Meetup #16 was all about Go 1.16 (which was released after the meetup).
We had an informative breakdown of the updates coming in this release, the full slides can be found here:
A few highlights are: the go tool is now module aware by default, ioutil gets deprecated, support for file embedding (we talked about that in #14) and there is a new io subpackage io/fs, defining among other things interfaces for filesystems.
Thanks @klingtnet for the great summary!
Go is simple, and generics will add complexity, while helping to reduce repetition (and lines of code). In the best case, this results in less, yet still clear code.
As programming languages tend to add features, the Go release note section on Changes to the language happily reported There are no changes to the language - over the years.
Less can be more, especially in complex technological landscapes and dynamic environments. Being a reduced language was a bit special, but many experienced it also as an advantage, or at least not as a problem for the types of problems people use Go for.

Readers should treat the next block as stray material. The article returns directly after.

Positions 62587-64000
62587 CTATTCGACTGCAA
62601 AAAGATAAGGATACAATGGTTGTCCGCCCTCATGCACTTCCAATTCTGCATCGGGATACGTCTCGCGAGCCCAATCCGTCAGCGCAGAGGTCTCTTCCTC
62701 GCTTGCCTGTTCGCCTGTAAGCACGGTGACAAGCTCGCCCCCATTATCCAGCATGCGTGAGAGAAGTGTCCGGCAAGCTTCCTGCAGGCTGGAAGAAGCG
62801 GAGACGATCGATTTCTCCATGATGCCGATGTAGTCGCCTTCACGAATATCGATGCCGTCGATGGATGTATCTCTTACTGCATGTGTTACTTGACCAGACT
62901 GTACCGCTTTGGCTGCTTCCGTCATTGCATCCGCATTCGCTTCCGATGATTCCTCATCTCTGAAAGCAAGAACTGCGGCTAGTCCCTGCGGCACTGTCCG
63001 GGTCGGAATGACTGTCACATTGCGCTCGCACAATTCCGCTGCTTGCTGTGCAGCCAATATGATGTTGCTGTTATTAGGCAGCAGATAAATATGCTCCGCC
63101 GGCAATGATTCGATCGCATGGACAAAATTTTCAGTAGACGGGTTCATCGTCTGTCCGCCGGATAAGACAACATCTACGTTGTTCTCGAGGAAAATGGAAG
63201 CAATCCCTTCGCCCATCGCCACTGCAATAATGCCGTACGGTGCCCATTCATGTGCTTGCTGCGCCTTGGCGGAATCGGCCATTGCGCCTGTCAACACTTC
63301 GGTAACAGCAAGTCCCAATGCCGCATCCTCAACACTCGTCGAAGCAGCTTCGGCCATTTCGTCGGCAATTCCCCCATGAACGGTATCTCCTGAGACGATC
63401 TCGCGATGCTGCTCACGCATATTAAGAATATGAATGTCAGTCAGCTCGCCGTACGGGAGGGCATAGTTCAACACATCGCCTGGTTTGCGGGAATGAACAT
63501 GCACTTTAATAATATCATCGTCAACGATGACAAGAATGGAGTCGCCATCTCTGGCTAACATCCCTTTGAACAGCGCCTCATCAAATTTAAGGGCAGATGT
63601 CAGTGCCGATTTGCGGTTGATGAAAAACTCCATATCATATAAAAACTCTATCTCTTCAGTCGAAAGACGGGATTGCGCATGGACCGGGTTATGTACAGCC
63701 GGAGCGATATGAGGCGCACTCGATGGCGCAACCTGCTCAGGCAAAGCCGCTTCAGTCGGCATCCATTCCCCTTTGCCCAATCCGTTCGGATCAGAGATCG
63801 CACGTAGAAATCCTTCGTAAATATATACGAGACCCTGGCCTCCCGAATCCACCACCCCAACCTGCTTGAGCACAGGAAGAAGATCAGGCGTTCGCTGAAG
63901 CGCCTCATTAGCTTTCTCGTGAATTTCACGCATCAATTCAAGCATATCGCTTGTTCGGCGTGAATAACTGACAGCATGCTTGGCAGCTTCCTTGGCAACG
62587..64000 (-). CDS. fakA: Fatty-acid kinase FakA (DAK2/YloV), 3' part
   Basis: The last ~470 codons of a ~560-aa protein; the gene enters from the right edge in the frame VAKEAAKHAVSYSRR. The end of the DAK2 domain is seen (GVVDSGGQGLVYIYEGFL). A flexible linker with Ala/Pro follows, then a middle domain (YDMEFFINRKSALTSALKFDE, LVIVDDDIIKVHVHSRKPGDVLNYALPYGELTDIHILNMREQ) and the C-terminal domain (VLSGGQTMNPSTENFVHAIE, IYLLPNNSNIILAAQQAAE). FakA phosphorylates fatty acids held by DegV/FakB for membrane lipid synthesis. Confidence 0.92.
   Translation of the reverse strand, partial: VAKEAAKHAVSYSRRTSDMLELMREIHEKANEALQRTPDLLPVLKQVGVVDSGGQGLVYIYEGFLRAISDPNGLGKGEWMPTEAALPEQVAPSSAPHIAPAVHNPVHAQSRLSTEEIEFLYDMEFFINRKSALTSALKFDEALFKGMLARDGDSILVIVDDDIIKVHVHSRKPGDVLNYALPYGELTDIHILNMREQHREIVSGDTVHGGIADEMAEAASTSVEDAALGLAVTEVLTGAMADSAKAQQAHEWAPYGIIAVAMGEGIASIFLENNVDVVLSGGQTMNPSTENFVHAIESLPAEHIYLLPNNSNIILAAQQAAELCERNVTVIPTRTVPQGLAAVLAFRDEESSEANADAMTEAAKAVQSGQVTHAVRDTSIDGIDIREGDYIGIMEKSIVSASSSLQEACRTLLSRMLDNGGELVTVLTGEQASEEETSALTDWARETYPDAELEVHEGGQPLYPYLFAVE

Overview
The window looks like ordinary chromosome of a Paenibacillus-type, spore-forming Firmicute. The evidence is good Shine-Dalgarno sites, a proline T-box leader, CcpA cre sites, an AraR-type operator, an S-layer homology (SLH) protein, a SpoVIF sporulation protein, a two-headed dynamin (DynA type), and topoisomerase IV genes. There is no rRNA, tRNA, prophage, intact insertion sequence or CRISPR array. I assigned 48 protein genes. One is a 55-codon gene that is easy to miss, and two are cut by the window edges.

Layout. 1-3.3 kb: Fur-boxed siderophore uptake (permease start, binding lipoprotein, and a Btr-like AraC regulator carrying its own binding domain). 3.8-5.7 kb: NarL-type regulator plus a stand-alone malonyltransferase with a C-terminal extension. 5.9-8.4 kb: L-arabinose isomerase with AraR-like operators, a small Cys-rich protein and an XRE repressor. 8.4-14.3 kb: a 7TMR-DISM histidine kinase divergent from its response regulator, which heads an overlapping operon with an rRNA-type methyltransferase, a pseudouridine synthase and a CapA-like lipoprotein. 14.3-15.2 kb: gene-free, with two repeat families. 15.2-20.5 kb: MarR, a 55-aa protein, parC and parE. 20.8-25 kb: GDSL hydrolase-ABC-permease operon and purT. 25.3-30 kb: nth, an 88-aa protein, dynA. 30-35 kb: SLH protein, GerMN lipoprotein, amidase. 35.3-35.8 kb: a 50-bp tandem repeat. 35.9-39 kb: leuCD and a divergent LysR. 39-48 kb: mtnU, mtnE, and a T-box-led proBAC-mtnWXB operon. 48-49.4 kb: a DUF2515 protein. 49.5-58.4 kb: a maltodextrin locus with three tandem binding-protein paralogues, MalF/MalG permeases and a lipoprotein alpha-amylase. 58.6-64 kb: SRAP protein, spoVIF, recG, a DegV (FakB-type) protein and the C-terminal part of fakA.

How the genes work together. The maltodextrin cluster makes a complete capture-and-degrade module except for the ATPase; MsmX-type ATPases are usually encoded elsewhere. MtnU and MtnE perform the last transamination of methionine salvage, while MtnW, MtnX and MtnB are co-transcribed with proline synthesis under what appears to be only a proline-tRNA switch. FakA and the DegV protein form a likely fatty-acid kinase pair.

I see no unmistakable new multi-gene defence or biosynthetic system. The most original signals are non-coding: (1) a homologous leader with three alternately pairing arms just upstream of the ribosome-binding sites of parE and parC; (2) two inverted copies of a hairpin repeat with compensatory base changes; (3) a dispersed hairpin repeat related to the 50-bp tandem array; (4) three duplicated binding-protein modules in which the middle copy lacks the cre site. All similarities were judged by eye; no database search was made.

Anyway, generics have been accepted - and may be available in Go 1.18 (2022).
What do you miss from Go?
Go is simple, but what are features people miss? We found the following:
- ternary if (e.g. C, Java, …)
- pattern matching (Rust, Erlang, …)
- enum (C, Rust, Python, …)
- union types (C, PHP8, …)
- a built-in set datatype (Python, …)
- functional utilities, like list comprehensions (Python, …)
- lambda expressions (Java, Python, …)
- how about boring technology
- shout-out to google/ko
- distroless are stripped down container images (but more than scratch images)
We quizzed ourselves on what kind of interview question might be suitable for intermediate Go programmers? Some idea we came up with:
- explain slices
- discuss concurrency and context
- a walkthrough project, assessing familiarity with tooling and practices around building projects
- a joint merge request review
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